AP style.
Journalists toss that phrase out as if it gives them swag, like the man who thinks having a subscription to GQ magazine alone will make him a sharp-dressed man.
Readers might not be aware of AP style, but "The Associated Press Stylebook" is to a newspaper journalist (more so than other mediums) what the Bible is to a preacher.
That is, at least it used to be. But I'm not so sure anymore.
Every year the AP issues an updated version of its stylebook (there's even an online version that updates throughout the changing year). Yes, it's a savvy way to put dollars in the AP account as destitute journalists fork out big bucks to get the latest and supposedly greatest version of all things AP style, but the fact is the language and its usage does change, so AP's updates generally have merit. And then they — we — pore over the pages the way a 14-year-old boy meticulously studies a Playboy magazine.

LATELY, HOWEVER, MANY OF US are becoming disheartened. We feel a sense of loss, a sense of being cheated and let down by AP. In short, it seems AP is caving in. Rather than be the stalwart of the English language and proper usage of words it has long been known to be, AP simply is going with the flow. It's the adage "If you can't beat 'em, join 'em." And it's sad.
It is reminiscent of what our parents used to say about the slow creep of communism and the erosion of our U.S. Constitution. Bit by bit, they take away our constitutional rights and — bam! — next thing you know, you have no rights and you're under communist rule.
Yeah, I feel that strongly about what AP's been doing lately.
It was fine — and about time — when, a few years back, AP took the hyphen out of teenager. And it's fine that as new words come along the AP adds them to the stylebook. Of course the 1951 version did not include such words as "Internet," "World Wide Web," "cellphone" and the like.

JOURNALIST ARE ACCUSTOMED to change. Every day is a new day with a new story but the same deadline to get it done. Change is our middle name.
But — and I do mean but — some changes are totally unacceptable. Or should be.
Late last week, the announcement came that AP was now accepting the interchangeable use of "over" and "more than" for numerical references.
What? No gasp from you, the reader? For shame.
You see, "over," according to AP when it had more credibility with old journalists such as myself, has to do with spatial relationships. That's spatial, not special. OK? "More than" deals with numbers.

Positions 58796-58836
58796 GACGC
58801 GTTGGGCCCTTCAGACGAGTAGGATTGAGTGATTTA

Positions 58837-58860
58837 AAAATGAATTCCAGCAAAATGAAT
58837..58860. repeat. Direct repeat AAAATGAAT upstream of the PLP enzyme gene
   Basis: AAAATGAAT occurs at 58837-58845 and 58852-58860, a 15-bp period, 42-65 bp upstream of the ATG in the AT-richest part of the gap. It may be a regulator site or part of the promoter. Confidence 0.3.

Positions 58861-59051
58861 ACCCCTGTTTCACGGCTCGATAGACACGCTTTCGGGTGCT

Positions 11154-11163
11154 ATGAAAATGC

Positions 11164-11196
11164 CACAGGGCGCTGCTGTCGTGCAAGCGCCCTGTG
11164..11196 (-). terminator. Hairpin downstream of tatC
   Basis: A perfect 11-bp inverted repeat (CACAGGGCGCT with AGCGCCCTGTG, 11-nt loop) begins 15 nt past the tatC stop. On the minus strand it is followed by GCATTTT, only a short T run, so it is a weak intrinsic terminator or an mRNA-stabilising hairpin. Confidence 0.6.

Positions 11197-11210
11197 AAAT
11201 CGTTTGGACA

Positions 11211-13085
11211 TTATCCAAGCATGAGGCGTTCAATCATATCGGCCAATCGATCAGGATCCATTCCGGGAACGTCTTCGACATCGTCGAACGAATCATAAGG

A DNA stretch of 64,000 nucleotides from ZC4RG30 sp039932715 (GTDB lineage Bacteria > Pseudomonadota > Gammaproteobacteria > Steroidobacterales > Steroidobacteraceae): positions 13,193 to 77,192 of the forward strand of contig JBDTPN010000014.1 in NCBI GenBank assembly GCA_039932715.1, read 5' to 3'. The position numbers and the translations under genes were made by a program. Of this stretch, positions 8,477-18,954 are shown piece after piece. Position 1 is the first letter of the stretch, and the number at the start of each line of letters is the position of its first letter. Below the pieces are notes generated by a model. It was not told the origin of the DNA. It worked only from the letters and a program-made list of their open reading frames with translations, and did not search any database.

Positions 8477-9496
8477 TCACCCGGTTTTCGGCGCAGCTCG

Heck. Let's just look at the former explanation the stylebook gave so you'll understand:
Over "generally refers to spatial relationships," as in "The plane flew over the city."
More than "is preferred with numerals," as in "their salaries went up more than $20 a week."

WELL, AS FAR AS I'M concerned the folks editing the stylebook can have their salaries cut by more than $20 a week after their willingness to flip-flop on this one.
"Don't go overboard, Richard," you say. To which I ask, "You mean, don't go more than board?"
Just because too many in the general population abuse and malign the language is not reason enough to simply throw up our arms and surrender. Yes, I err in spelling, punctuation and grammar at times. Our writers err. We have typos. I'm not making excuses, but do remember we are essentially producing the equivalent of a short novel in less than 24 hours, so there will be mistakes. Even today's books that supposedly go through multiple editing processes have their share of gaffes. For the most part, however, journalists treat the language with respect. We're not tagging walls with spray paint.
Another example of AP's acquiescence is the use of back yard versus backyard. This one irritates me so much that I want to have a backyard AP Stylebook burning in my back yard.
Did you see that? As a place outside your home, "back yard." As an adjective, "backyard." Logical, right? Good ole grammar, right?

NOT ANYMORE. A FEW YEARS ago, AP again caved in because so many people couldn't or wouldn't make the distinction — including their own writers. Their solution: Backyard. "One word in all uses."
Well, applying that lame logic shouldn't we now have a frontyard AP Stylebook burning in our frontyard? Or a sideyard AP Stylebook burning in our sideyard? You would think so, but there is no entry for "front yard/frontyard" or "side yard/sideyard."
No, I'm not being overly (more than-ly?) sensitive about this. I'm just disgusted by this willingness to desecrate our language.
Next thing you know, stories written in text-speak will be just fine with AP. And if that occurs, I will not be LOL.

Whiting is executive editor of the Index-Journal. Contact him at 864-943-2522; email rwhiting@indexjournal.com ,or follow him on Twitter at IJEDITOR. Views expressed in this column are those of the writer only and do not represent the newspaper’s opinion.